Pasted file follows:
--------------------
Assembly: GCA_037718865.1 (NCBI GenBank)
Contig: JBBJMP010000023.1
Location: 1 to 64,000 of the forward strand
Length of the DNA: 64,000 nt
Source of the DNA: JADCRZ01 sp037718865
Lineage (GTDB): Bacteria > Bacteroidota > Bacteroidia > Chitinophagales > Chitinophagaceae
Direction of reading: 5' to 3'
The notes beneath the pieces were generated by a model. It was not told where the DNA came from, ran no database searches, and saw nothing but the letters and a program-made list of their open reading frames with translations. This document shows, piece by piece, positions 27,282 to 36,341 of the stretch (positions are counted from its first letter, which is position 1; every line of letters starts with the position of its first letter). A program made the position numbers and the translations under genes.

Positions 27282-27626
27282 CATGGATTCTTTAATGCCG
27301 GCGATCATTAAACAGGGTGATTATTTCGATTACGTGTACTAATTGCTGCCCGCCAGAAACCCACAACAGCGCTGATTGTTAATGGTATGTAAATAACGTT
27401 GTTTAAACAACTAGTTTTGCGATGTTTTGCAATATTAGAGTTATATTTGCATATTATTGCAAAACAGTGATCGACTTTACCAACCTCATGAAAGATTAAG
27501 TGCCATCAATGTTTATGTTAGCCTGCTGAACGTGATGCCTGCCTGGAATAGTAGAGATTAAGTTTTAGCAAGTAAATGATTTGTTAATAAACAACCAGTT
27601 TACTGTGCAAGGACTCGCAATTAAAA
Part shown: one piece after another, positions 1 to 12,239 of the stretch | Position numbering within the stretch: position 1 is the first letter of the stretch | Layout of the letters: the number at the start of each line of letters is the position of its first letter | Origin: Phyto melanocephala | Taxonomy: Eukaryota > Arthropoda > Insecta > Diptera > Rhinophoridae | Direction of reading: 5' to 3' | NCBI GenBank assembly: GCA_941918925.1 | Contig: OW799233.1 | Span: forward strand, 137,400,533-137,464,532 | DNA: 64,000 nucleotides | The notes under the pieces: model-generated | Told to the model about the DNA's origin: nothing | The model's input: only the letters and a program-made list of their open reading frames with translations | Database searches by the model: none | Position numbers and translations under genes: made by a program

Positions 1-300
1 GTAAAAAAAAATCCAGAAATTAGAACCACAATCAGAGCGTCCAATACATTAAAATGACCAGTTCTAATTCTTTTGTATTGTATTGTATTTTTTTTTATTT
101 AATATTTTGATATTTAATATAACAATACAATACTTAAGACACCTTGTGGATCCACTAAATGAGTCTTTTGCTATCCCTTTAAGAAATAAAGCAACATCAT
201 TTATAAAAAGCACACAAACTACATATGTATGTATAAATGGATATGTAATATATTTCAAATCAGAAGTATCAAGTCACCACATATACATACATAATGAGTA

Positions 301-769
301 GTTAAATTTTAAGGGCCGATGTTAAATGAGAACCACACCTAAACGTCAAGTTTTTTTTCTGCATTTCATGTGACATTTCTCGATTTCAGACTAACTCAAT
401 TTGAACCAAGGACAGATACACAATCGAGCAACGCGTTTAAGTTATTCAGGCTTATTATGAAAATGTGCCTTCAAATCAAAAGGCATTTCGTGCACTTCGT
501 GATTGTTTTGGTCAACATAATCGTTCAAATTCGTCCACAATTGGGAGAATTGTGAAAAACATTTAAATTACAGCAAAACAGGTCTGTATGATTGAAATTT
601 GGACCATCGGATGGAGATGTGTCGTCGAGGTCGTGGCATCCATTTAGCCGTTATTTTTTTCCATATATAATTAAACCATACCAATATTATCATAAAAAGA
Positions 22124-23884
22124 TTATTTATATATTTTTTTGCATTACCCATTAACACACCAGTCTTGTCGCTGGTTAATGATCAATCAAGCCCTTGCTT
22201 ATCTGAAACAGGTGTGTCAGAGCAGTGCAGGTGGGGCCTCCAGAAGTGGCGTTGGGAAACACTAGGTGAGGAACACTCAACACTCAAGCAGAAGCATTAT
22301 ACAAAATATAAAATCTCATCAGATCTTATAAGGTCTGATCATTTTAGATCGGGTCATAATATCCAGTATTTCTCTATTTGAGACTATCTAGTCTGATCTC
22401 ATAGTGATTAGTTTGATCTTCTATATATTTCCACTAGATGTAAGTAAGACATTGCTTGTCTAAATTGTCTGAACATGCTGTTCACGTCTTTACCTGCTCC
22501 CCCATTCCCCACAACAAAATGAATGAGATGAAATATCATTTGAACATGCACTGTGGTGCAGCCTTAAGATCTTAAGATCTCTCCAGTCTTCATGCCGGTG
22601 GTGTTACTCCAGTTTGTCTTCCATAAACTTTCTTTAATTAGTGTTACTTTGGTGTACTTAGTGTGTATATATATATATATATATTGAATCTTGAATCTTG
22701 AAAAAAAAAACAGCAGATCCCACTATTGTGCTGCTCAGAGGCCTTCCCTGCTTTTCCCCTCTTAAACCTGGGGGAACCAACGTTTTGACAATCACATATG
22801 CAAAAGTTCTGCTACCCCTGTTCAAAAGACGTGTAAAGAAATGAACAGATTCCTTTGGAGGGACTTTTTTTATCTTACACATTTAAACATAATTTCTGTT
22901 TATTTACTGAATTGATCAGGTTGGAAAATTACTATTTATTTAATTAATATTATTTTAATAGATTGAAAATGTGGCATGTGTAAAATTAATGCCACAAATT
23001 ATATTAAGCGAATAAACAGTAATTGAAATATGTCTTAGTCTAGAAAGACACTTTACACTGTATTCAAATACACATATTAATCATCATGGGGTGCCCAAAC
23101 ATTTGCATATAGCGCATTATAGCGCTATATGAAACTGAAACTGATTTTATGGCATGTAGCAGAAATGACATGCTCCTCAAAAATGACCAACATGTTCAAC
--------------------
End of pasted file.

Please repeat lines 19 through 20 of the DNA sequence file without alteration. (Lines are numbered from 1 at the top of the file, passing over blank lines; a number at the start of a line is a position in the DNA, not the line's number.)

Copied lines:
201 TTATAAAAAGCACACAAACTACATATGTATGTATAAATGGATATGTAATATATTTCAAATCAGAAGTATCAAGTCACCACATATACATACATAATGAGTA

Positions 301-769